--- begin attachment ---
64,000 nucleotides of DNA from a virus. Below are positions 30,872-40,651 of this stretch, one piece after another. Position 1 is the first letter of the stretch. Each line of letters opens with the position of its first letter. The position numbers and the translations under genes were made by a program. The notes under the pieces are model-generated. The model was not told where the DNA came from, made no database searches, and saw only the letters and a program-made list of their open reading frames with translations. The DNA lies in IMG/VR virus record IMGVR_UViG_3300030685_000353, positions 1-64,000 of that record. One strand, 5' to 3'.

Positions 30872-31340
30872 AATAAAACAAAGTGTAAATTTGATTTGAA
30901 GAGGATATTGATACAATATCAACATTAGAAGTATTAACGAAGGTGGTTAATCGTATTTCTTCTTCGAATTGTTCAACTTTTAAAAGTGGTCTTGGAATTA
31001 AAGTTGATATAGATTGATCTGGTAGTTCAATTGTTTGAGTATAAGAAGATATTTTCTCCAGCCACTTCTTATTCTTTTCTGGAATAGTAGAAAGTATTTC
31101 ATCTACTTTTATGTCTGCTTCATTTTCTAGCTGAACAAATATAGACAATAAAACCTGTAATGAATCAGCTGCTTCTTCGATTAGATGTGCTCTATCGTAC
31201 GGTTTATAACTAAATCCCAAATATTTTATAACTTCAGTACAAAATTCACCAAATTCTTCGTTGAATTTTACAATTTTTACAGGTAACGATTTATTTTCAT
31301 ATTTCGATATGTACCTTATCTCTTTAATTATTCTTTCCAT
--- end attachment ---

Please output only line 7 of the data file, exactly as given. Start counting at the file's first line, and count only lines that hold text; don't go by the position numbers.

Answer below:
31201 GGTTTATAACTAAATCCCAAATATTTTATAACTTCAGTACAAAATTCACCAAATTCTTCGTTGAATTTTACAATTTTTACAGGTAACGATTTATTTTCAT